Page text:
Digging Up Your Digs/ The Daily Post



500 years from now, an archaeologist accidentally stumbles on the ruins of your home, long-buried underground. What will she learn about early 21st century humans by going through (what remains of) your stuff?

I have never pondered on what an archaeologist would think and discover about my ruins. I have always connected my future with my children. When I look around my house right now, the future would think, now there lived an empty soul. Someone who obviously never made anything of themselves. The main thing I see in the remains are pieces of nasty, old and shredded boxes.

With moving my home is what I would call cluttered. Nothing is in its place. I now have a path to walk through. The one who discovers my personal remains will have to think outside the box(es) so to speak and see if anything is recognizable inside these worn concoctions.

One thing they would notice is I may have been a homeless creature in their eyes, but they will know that I lived among many good scents. There will be pleasant odors drifting into their nostrils of vanilla, musk, and other various flavors. They will stop for a moment and suck in the heavenly air and it will make them wish they knew who that person was.

They will find remnants of old wood, and odd-looking drawer pulls, maybe some strange claw feet attached to legs of tables. They will begin to notice that something is not quite as they thought, as they see the remains of the two melted and ash covered televisions.

They will scratch their heads and rub their chins pondering on whether to think new ideas  about this person being homeless. Maybe they will think I  had a fetish with paper boxes!

They will see rotten vegetables in a white, tall box. Taking the lid off of the plastic white jug they will get a whiff of curdled milk. They will take a sit-down break and try to figure out what that white box did. They will see zero, built-in compartments, divided by glass windows with buttons on each section. All they do is push the selection and the powder-coated pill named, vegetable or meat, and maybe dessert will slide down the wide mouth at the bottom.

They will see old pieces of colored glass from my dishes and glasses. They will try to piece them together to see what form they take. In 500 years from now they will not use  washable plates, glasses and silverware. All of these will be replaced by plastic that comes served with their choice of buttons they selected, and then they will throw them away.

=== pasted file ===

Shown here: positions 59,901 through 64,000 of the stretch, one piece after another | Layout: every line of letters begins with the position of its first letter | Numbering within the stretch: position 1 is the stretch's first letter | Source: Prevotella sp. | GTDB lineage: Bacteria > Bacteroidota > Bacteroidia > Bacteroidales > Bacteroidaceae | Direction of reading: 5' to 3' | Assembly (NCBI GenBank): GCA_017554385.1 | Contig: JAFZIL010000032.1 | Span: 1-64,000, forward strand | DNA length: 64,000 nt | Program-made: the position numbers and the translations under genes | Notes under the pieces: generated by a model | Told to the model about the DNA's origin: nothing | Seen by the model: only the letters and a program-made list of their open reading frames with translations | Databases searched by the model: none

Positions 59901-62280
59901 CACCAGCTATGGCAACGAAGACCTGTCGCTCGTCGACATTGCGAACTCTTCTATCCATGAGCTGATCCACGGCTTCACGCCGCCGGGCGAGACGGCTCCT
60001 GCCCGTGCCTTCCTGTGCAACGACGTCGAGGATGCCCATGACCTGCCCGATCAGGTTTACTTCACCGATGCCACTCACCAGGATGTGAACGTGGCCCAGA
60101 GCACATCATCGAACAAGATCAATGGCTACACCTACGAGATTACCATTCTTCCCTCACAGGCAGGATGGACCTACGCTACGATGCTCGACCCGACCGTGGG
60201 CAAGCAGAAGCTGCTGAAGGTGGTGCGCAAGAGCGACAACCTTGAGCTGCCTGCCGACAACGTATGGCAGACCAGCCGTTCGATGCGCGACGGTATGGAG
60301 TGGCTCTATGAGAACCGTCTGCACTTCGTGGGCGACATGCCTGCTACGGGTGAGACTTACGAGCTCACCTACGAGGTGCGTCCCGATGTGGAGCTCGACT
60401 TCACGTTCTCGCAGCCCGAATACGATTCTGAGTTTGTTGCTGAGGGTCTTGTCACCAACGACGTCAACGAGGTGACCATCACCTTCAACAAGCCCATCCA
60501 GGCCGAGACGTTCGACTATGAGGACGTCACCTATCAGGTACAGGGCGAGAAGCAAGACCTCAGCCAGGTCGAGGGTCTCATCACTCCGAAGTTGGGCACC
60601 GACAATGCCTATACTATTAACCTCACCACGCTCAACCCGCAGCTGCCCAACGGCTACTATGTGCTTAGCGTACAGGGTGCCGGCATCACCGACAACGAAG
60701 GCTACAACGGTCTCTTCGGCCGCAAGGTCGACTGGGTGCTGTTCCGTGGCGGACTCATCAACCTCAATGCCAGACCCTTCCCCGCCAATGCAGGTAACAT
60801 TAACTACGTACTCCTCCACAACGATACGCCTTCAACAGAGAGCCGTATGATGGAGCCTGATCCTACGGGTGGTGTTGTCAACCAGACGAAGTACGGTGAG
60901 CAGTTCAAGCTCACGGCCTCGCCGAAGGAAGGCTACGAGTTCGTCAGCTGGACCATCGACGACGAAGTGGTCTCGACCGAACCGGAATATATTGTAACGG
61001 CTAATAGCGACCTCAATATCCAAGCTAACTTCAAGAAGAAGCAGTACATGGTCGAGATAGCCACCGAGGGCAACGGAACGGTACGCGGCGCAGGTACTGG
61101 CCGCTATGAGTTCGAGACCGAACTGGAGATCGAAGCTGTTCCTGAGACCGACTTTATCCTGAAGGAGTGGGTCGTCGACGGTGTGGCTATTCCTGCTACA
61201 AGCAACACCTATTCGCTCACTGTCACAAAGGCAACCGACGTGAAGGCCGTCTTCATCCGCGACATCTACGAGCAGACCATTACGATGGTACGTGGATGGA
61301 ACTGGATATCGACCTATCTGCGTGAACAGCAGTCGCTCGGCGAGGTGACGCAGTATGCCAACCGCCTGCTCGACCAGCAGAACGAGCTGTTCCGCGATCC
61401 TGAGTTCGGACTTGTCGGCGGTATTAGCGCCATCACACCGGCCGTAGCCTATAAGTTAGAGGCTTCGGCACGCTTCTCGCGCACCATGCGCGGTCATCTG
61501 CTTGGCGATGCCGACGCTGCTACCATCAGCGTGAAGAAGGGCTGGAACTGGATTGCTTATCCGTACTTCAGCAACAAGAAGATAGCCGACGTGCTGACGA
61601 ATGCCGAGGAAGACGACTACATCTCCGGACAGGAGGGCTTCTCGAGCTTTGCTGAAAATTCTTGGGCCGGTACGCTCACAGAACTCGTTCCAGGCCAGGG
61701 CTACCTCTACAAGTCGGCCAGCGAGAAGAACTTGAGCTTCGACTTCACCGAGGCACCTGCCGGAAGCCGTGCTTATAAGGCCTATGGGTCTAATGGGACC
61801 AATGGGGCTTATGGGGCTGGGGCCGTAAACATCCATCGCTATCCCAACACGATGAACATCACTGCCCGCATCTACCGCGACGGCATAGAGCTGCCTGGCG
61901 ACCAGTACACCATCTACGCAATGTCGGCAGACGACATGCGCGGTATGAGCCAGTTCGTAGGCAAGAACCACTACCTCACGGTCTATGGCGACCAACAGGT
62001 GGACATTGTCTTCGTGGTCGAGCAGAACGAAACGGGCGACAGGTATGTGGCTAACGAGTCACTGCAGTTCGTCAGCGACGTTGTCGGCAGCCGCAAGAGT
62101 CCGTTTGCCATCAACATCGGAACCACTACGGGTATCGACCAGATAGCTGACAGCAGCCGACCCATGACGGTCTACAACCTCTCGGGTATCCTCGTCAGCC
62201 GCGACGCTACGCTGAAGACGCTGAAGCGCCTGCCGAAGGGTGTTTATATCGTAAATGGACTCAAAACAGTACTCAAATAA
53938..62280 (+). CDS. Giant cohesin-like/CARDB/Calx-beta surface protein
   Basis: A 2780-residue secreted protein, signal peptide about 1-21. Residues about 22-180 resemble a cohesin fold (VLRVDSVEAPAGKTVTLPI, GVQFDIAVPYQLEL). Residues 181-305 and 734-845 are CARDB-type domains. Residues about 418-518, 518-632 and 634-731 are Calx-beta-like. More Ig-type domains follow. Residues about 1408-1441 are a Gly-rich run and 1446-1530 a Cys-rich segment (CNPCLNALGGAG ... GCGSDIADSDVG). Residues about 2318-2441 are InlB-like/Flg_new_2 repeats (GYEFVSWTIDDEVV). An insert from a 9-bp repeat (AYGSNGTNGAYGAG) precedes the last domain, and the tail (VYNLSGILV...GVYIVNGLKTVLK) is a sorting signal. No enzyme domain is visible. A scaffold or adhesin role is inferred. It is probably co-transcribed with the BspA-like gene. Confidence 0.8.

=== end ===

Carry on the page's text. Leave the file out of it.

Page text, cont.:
In one of the rooms they will discover a rectangle object. It will have a wooden headboard. Feather-stuffed pillows, and blankets and large pieces of cotton will remain. They have seen these items in history books. They recognize them as beds. In their time frame they have learned how to live forever. They take a pill and require no sleep. They are much more active than our time and have too much to do to waste time on a thing called rest.

Walking through another room they will discover a bunch of wires. These wires are connected to a main box which has some kind of screen. Rubbing the dirt off they notice that there is nothing but darkness.

They push the big silver button and the machine makes some noise and seems to come alive. They see a beautiful butterfly that takes up the entire screen. They make the little gadget move on the smooth board and it makes magic.

They start clicking on different icons and discover this was not a homeless person at all. In fact, they learn that it was a female that lived here. They pulled up their folding chairs and sat down and clicked everything open.

They had tears in their eyes and wished they had lived 500 years earlier so they could meet this girl in person. They read about how this woman was getting ready to move because she was hurting from losing a dear brother she loved so much. They discovered two books this lady had written and that she enjoyed writing poetry.

They looked through each photo and saw the wonderful friends and family she had  throughout her life. They learned of how deep she felt about her children; but couldn’t figure out how she got by the law of having more than one child. She must have been a very smart person they agreed upon.

As they picked out what they thought was worthy of taking back with them, they smiled at each other, knowing without a doubt, this was one, strong woman. They both said out loud at the same time, too bad she had to leave, I bet she had much more to accomplish.



11 thoughts on “Digging Up Your Digs/ The Daily Post


    I saw a woman who was an important part of the human race; she was a peacemaker, a nurturer, a friend, and someone who lived in a colorful world of her own and she would constantly be sorting through the importance of life. She was intelligent and very wise to document the parts of her life for others, years from then, to learn from. She had very good taste in the textiles she chose to decorate her life with and bring her joy and comfort, and she at a minimal those who were most important to her so not to crowed out the joy of love and friendships.


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